EYE: Are you scared? Nervous? How are you feeling about this?
CINDY: I'm not scared because I'm a pragmatist. I'm not nervous either. I'm anxious to get on the trail. On Everest, I went ten feet at a time. Whatever it was, I took tiny chunks; and in this case, it's each run with the dogs. In my brain, I think I have to get from here to here.
EYE: How much does living with this disease affect you now?
CINDY: I'm blind in one eye. I have compromised vision in the other eye. I have arthritis in my back that is very severe. I have to take medications all the time. Now I have this cold. It's like a repeat of Everest where I was sick for six weeks, and it didn't get better until I got off the mountain.
When I got diagnosed, I read that the time from diagnosis to death was five months! But they've extended that because they've come out with new drugs, and they caught mine before the kidney and lung involvement.
Some people with this disease can't even walk their dogs. The doctors would say I shouldn't be able to do this, but I kept climbing bigger mountains and nothing would happen. So they couldn't tell me I couldn't. When I got to the summit of Everest and came back, I immediately went to the doctors and they were just stunned.
I was the 40th American female to summit Everest. Only 707 people have finished the Iditarod -- 127 females -- so starting to train at age 52 to run this race with my disease should have been impossible.
EYE: Why is this race so important?
CINDY: It's because of my 14 years of going to doctors, having my body basically disintegrating, and everyone telling me, "We don't know," when there was an answer the whole time. The National Organization for Rare Disorders can help send people to doctors.
EYE: Not to jump ahead, but what would be the next cool thing for you to do?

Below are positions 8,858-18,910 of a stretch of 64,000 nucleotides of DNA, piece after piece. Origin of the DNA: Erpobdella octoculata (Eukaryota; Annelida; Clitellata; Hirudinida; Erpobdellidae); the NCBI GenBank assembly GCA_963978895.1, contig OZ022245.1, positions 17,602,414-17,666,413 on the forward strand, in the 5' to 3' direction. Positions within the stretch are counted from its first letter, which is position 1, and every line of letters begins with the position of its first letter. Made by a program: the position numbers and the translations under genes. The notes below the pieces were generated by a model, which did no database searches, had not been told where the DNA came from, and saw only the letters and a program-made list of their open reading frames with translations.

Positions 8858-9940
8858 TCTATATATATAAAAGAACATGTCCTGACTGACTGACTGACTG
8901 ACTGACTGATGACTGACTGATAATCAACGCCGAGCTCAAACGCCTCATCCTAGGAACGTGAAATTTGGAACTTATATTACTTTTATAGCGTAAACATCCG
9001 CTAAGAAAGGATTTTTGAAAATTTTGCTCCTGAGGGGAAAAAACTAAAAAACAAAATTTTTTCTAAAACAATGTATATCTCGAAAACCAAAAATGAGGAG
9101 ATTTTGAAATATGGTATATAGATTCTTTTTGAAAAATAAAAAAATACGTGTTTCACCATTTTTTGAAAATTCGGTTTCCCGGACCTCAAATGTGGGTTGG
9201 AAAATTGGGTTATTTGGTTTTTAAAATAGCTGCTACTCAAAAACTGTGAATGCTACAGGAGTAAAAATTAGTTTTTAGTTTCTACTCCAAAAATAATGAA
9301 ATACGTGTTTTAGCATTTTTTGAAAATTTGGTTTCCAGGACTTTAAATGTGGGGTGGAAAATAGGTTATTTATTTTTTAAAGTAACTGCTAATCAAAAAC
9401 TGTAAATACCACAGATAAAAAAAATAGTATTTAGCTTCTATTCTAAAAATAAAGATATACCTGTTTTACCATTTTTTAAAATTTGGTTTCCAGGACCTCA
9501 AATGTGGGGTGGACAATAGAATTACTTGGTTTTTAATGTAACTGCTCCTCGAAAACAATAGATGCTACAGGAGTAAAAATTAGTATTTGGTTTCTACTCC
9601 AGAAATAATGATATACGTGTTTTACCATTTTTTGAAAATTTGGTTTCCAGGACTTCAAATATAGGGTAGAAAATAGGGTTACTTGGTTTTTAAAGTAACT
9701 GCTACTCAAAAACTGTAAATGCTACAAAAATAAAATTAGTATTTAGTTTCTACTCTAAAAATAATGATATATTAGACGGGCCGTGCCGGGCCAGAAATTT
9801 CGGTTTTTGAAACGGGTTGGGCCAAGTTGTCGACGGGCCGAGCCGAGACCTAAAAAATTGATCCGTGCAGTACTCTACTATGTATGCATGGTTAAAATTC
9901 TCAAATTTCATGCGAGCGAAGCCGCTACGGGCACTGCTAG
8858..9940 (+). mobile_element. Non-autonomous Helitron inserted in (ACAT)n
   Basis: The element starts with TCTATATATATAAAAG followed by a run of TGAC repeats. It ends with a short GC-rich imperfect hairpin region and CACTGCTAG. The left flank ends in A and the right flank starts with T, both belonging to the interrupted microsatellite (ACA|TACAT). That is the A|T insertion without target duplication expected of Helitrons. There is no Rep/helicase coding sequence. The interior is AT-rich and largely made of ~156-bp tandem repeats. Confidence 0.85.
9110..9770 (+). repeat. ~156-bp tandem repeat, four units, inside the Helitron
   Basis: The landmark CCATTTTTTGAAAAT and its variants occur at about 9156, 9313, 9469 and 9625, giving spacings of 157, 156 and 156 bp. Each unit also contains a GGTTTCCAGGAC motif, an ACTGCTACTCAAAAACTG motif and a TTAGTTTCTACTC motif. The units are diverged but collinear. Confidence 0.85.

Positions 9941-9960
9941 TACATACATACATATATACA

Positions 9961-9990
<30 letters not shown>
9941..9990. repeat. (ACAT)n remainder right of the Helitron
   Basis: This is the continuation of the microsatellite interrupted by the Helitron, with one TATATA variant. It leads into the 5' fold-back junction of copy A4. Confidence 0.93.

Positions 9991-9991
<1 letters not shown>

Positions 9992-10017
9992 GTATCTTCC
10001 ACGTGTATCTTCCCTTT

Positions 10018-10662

CINDY: My husband cringes when anybody asks me that. He says, "My wife doesn't seem to think she doesn't have any limits." I've always wanted to walk on the moon. That would be the ultimate for me!
EYE: Do you think people take life for granted?
CINDY: I think people get caught up in what they're supposed to do or they just don't try. I am so grateful for my husband because we are soulmates. Somehow I can rally up and do these incredible things. Dog sled racing and being away from family and dealing with the disease and the cold is hard, but I'm so happy that I can do it. When I cross that finish line at the Iditarod, I don't have any idea how that's going to feel.
EYE: What is the biggest challenge you are facing?
CINDY: My vision is not good. When I'm moving in the Alaskan wilderness at dark during a storm with no trail markers, my vision problems are probably the scariest thing for me. My dogs rely on me.
EYE: If there is anyone who can do it, I'm pretty sure it's you!
CINDY: I'm pretty sure, too. I have a lot of confidence in myself because of the way I approach things. Just take this run, keep my dogs safe and healthy and then think about the next run. Do it step-by-step and be smart.